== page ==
Dickens: Wellington's bus crisis blamed for death - something must change

Author
Andrew Dickens ,
Section
Opinion,
Publish Date
Wednesday, 27 February 2019, 12:32p.m.
The family of former radio DJ Dmitri says the chaos of Wellington's bus network has killed their brother. (Photo / NZ Herald)

Yesterday my Facebook started pinging as the connections started sharing some sad news.  It’s always worrying when you feel your phone buzzing away in your pocket as the hive connects and gossips.

The news was that Dmitri Edwards had died, before his time at 49.

Dmitri. Dom. He did ZM nights and fill in shifts in Wellington back in the 90s. He was a sports editor at Radio New Zealand for 10 years and then worked at Beach FM on the Kapiti coast. After a restructure or two too many Dmitri quit the broadcasting game and went to work on the buses.

I never worked with Dmitri but he worked with other mates of mine and we chatted whenever we met and had a couple of epic nights together.  When he died yesterday, I was shocked and so was everyone I knew. He’d had a stroke at work on Friday and while things looked ok for a day, his condition worsened and he slipped away.

The reason I mention this is that I woke up this morning and saw his death had made the papers. His family had made the claim that the situation at NZ Bus in Wellington was so farcical and chaotic that the stress of Dmitri’s job was a contributing factor to his stroke.

I can confirm this because I phoned Dmitri a few months ago knowing that his job was as an operation manager.  Knowing that the Wellington Bus service was a nightmare, I asked him about it.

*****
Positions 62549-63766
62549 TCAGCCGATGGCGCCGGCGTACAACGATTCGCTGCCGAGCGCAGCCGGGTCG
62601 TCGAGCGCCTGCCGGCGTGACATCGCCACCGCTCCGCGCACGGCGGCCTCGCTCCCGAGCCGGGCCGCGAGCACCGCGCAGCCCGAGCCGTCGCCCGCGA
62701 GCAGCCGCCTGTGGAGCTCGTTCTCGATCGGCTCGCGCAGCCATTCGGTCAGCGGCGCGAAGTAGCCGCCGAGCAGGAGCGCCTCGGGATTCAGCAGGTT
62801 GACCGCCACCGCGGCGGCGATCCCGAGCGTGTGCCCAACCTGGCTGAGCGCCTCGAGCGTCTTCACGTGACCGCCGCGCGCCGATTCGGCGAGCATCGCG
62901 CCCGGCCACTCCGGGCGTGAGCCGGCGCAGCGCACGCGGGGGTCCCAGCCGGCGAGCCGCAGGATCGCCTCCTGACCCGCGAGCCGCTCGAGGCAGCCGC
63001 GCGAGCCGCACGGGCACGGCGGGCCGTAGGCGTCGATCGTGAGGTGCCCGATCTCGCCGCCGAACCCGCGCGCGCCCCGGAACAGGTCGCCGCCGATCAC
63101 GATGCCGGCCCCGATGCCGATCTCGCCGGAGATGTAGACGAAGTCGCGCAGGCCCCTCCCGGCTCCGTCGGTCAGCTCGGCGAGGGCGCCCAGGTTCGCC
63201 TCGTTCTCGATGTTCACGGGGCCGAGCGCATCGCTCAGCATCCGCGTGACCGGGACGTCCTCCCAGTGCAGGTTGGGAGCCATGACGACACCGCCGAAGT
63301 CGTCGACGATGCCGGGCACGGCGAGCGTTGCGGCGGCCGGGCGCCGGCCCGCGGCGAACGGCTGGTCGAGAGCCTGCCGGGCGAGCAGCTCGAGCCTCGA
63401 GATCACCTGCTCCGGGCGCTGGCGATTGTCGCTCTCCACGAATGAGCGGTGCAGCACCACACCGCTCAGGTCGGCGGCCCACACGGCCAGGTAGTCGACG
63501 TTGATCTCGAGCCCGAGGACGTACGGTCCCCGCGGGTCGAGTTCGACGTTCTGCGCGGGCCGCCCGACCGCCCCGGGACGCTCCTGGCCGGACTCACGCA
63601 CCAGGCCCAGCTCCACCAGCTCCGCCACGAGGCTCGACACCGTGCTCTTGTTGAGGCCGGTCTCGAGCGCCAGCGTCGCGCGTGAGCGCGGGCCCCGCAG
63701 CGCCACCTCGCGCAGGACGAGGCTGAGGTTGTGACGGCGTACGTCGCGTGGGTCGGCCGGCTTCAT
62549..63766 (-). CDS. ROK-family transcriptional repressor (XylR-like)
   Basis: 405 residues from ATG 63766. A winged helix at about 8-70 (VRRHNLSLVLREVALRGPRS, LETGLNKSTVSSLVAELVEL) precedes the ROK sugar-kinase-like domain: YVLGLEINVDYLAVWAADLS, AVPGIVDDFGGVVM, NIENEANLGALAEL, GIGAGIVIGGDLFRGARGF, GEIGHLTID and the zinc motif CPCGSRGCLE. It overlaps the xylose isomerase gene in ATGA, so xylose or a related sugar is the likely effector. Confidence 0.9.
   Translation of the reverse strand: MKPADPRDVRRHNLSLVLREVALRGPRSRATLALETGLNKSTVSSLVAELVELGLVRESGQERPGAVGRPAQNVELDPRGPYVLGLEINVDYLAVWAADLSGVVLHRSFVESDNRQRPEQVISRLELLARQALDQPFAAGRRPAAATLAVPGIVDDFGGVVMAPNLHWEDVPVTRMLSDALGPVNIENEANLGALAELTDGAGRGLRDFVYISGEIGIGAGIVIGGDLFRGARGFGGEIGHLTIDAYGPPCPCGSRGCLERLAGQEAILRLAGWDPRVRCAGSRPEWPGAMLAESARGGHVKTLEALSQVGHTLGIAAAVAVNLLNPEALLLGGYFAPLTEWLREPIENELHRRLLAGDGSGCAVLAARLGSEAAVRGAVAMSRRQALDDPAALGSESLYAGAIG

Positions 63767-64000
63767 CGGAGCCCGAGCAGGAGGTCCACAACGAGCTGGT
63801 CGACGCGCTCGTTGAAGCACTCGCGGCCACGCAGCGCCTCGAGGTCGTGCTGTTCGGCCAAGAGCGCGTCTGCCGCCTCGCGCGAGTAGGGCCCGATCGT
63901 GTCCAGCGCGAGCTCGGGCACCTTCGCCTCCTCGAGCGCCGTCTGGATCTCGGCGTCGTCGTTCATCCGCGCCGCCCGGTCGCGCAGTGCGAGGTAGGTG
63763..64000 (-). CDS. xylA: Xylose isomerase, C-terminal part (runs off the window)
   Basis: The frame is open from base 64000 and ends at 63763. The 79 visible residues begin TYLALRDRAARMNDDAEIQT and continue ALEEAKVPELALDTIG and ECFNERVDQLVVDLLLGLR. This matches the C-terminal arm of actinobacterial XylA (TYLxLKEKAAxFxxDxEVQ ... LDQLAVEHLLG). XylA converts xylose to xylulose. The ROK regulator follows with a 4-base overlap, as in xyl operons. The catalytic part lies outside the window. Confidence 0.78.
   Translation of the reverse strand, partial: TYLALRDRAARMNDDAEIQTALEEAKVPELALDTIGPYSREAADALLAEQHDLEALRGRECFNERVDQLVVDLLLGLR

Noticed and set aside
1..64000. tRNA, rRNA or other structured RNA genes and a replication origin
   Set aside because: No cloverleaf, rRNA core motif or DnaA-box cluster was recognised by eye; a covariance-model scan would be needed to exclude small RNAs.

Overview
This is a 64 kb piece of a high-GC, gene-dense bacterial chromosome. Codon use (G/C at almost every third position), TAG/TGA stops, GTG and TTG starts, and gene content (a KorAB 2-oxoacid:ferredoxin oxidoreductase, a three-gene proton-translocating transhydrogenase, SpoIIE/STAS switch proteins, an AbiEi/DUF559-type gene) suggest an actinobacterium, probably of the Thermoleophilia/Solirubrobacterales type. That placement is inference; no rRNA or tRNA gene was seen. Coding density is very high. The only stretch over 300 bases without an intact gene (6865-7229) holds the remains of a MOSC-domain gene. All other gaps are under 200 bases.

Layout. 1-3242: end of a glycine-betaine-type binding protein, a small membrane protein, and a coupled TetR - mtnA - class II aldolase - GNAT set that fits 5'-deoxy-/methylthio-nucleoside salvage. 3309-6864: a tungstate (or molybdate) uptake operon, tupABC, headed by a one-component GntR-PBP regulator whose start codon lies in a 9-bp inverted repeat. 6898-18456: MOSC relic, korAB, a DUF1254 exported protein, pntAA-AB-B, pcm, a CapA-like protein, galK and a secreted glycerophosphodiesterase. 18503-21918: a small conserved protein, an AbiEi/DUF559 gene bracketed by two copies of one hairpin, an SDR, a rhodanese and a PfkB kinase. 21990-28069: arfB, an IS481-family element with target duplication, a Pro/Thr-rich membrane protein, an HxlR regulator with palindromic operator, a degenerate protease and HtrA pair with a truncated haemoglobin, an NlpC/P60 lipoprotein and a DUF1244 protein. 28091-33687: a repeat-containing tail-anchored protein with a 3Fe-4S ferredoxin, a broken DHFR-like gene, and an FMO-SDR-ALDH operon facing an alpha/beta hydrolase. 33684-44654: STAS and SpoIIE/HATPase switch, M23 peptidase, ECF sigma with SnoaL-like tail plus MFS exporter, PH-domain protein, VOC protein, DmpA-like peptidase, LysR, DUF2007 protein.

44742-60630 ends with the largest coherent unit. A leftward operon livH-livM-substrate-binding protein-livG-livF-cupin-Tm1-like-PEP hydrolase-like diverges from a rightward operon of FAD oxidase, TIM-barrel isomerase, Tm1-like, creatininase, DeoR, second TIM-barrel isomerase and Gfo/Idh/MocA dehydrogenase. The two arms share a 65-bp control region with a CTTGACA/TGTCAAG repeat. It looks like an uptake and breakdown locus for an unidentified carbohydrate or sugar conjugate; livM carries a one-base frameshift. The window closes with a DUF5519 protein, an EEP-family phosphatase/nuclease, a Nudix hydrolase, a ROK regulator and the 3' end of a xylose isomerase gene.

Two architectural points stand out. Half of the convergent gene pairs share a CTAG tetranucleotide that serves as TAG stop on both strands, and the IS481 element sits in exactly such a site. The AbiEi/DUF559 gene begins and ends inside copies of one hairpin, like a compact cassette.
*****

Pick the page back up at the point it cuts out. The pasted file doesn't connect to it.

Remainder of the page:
He confirmed it’s a nightmare: the schedule revamp that doesn’t work, the lack of drivers to fulfil the promises that NZ Bus made to Wellington. He was tearing his hair out.

Dmitri had been there since 2012 running the ops, the schedules and the drivers. Last Friday he was midway through his shift.  He’d already made 85 changes to the schedules and drivers.

A bad day normally involves 20 changes in an entire shift. A bad day. And then he had his ultimately fatal stroke.

His family recognise that there are many factors behind strokes but say the working conditions at NZ Bus were the final straw.

So, in the memory of Dmitri, I’m going to say enough is enough.  I know public transport operation is a devilishly complex beast, but the suits and the brains behind bus operations around the country keep getting it wrong. 

The schedule revamps that look good on paper but are beyond the capabilities of the companies that won the tender.  The driver shortages that are chronic spurred on by the low wages which you can sheet home to the cut rate tender the bus companies made in the first place to get the gig.  The shuffling of drivers from one area of shortage to another because the shortage is worse. Auckland has a driver shortage but drivers were siphoned off to Tauranga because their shortage was worse.

The council and transport middle management who work their eight hour days at their desks staring at computer screens in a fantasy world of what is possible and have little idea of what’s going on on the street.

This has got to stop.  Because public transport can work and has worked.  I’ve used it all my life.  But everytime we cock it up, it gives its critics another chance to put the boot in and that makes it worse for everyone - including the snobs in their cars.

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